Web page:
Written on the Body: Celebrating Samar Habib’s Contributions to Queer Muslim Women Visibility in the Middle East

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When I became a co-moderator for the queer Muslims tumblr in October of 2011, I began scouring the internet for everything and anything related to presenting LGBT in a multi faceted light. I wanted sources where LGBT Muslims testified to personal journeys of reconciling sexuality with faith and existing societal norms while still expressing glimmers of hope for the future. What I found was academic publications, fiction books, grassroots organizations solely for LGBT Muslims, documentaries, cinematic films, personal testimonies on youtube, mosques dedicated to being LGBT inclusive and upholding notions of gender egalitarianism with respect to women’s roles in the mosques.

At the same time I became excited by all my discoveries, something troubled me in the deep recesses of my mind. I couldn’t help but notice a lot of the sources I had stumbled upon were overwhelmingly male centric. Even that which sought to strike a narrative balance between queer men and queer women gave priority to queer men. I attempted to make peace with the state of things knowing the focus on the struggles of queer Muslim men is reflexive of a larger problem, specifically the overwhelming androcentrism presented in multiple LGBT narratives around the world. I decided the only thing I could do was keep the blog afloat and hope one day more visibility would be given to queer Muslim women.

Dr. Samar Habib is making welcomed contributions to the visibility of queer women in the Arab, Muslim, and western world.

That day came sooner than I thought when I stumbled across the work of Dr. Samar Habib. A faculty member at the University of Western Sydney, much of Dr. Habib’s work as an academic scholar centers around bringing visibility to queer Muslim women past and present through a variety of different lenses.

Her published work on female homosexuality begins in 2006 with her article “The Historical Context and Reception of the First Arabic-Lesbian Novel, I Am You, by Elham Mansour”. The following year she published an article entitled “Reading the Familiarity of the Past: an Introduction to Medieval Arabic Literature on Female Homosexuality,” and the book Female Homosexuality in the Middle East: Histories and Representations.

Since then she has gone on to publish extensively on female homosexuality in medieval Arabic literature while occasionally lending her voice to the issue of LGBT people of Middle Eastern descent as it relates to the Israel/Palestine conflict. Outside of academia, she published her own novel A Tree Like Rain in 2005 and created an English translation of Elham Mansour’s lesbian novel I am You in 2008. Recently she has released a historical fiction novel Rughum & Najda (2012) about a relationship between queer women living in ninth century Baghdad.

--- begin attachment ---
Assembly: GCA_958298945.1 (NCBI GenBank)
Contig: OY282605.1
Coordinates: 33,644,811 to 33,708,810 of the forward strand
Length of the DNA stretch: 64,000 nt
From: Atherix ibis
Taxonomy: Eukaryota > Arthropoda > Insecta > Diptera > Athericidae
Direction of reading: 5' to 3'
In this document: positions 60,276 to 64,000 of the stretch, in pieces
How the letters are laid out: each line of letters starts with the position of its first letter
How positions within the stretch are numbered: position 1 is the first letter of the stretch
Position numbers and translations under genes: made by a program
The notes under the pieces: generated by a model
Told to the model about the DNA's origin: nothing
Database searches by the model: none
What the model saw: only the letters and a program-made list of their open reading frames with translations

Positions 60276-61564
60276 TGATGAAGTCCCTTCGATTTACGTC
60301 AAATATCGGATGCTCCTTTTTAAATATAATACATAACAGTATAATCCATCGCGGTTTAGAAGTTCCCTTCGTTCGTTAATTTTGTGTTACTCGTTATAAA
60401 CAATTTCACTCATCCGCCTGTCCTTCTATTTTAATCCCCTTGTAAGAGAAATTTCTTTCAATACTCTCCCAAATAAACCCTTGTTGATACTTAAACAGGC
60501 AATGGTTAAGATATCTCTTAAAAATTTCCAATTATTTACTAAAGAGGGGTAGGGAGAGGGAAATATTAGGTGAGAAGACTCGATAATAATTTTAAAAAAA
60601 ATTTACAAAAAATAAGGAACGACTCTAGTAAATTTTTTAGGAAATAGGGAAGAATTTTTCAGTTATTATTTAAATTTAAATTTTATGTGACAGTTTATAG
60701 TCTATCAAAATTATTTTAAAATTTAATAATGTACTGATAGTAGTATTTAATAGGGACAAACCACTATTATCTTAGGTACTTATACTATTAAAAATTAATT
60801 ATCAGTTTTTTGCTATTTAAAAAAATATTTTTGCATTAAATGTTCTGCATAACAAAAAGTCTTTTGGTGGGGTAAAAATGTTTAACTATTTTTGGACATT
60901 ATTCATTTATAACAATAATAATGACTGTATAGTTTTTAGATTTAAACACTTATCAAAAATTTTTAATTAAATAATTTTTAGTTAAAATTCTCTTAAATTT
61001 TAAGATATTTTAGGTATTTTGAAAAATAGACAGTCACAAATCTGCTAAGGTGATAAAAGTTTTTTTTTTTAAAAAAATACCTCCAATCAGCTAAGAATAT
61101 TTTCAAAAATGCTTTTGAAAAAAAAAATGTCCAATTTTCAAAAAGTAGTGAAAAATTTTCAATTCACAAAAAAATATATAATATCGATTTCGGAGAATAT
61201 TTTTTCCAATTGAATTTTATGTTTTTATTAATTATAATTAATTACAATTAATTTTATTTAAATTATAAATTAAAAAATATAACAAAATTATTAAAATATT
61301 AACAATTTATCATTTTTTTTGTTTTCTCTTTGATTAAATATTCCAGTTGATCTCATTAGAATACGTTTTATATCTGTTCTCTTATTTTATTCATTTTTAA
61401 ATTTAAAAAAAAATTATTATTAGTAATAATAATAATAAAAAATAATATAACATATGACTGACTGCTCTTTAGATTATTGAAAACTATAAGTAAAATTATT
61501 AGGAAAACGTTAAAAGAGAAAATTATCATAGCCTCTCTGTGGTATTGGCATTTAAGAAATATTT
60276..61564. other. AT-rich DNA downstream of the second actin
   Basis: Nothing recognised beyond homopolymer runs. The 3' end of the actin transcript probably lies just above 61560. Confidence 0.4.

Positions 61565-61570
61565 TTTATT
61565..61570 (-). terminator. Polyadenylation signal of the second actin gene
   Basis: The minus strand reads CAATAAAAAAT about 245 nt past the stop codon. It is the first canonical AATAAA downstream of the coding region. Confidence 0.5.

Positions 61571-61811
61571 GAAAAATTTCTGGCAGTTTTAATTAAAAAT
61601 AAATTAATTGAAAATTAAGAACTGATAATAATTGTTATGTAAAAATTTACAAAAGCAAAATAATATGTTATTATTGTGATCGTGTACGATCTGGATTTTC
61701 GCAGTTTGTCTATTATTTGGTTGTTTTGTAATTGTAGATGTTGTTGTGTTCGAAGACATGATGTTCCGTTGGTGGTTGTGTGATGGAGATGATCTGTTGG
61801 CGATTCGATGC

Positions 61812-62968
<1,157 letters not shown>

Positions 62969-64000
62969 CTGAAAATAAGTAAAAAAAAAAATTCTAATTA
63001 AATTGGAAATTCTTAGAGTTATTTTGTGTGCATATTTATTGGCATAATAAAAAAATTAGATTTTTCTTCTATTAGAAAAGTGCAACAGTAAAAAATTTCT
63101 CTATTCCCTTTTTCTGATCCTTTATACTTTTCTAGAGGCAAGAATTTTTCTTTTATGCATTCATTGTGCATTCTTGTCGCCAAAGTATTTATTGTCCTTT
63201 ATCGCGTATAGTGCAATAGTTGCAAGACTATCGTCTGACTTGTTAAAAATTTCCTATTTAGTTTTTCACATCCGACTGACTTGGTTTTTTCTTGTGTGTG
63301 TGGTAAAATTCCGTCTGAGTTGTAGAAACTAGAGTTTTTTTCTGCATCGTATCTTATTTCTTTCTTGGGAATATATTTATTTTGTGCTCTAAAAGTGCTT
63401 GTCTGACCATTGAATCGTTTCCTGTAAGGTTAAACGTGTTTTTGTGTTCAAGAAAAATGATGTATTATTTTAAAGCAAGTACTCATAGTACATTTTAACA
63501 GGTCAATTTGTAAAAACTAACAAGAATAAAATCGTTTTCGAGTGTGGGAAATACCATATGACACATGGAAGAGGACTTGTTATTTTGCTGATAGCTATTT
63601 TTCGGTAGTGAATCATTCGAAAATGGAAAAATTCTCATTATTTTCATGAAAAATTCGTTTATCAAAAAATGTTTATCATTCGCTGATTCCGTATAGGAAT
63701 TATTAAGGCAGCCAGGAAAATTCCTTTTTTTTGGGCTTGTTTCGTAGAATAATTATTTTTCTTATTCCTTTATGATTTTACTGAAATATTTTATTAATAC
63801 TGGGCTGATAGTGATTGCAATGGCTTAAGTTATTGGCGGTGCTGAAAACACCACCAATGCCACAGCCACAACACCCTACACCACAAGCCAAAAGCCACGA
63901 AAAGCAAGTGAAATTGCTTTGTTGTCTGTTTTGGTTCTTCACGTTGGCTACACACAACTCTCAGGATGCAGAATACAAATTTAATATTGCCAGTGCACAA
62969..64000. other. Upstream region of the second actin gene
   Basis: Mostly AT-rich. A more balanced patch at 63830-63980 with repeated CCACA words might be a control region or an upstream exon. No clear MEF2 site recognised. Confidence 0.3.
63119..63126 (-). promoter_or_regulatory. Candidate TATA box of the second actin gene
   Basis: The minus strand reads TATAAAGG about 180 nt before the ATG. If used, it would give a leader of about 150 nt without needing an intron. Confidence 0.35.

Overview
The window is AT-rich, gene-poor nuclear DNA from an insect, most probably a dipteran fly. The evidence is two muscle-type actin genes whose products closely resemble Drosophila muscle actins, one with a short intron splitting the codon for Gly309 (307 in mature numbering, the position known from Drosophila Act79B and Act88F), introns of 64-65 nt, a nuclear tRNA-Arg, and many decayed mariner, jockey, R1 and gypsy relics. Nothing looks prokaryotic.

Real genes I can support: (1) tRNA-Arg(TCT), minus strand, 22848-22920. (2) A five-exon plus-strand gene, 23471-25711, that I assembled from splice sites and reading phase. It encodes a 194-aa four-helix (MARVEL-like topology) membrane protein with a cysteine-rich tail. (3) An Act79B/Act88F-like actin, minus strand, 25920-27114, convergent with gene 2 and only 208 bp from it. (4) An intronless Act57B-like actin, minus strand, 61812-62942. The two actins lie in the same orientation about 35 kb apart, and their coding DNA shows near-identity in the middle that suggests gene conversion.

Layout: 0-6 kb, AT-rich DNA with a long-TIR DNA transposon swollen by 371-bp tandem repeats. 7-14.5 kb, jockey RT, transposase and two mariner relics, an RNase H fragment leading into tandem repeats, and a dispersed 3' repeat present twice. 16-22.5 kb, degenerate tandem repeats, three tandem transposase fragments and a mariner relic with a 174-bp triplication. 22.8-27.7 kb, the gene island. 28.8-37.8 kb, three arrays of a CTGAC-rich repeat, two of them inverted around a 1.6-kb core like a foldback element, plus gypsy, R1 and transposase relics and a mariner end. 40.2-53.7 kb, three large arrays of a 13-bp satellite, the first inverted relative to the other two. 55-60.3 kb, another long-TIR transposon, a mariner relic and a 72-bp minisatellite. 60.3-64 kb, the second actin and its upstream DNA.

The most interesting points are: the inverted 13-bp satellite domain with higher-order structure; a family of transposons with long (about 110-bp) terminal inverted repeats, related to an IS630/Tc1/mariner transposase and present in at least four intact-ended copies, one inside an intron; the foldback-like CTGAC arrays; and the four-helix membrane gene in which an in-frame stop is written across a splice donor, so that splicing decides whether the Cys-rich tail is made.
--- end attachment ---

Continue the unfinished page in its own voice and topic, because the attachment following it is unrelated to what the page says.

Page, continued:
Dr. Samar Habib is making welcomed contributions to the visibility of queer women in the Arab, Muslim, and western world. Her academic scholarship and literary productions are not only important to the visibility of queer Arab and Muslim women, but are necessary to understanding the struggles of present-day queer Muslim and Arab women.

Without such scholarship exploring female homosexuality in earlier Arabic and Islamic texts, queer Arab and Muslim women wouldn’t have such a strong historical context to ground themselves in. Much of what would be understood about those identities would be based off androcentric currents in academic scholarship applied to the identities queer Arab and Muslim women by analogous extension. To do that would only provide a temporary solution to understanding the identities of queer Arab and Muslim women, and not the permanent solutions Dr. Samar Habib has provided in her scholarship and literary works.

Dr. Samar Habib’s body of work serves as an example of how narratives regarding LGBT Muslims and Arabs can be balanced out to include women’s voices, by simply focusing on queer Muslim and Arab women of the past so that those in the present and future can have something to draw from.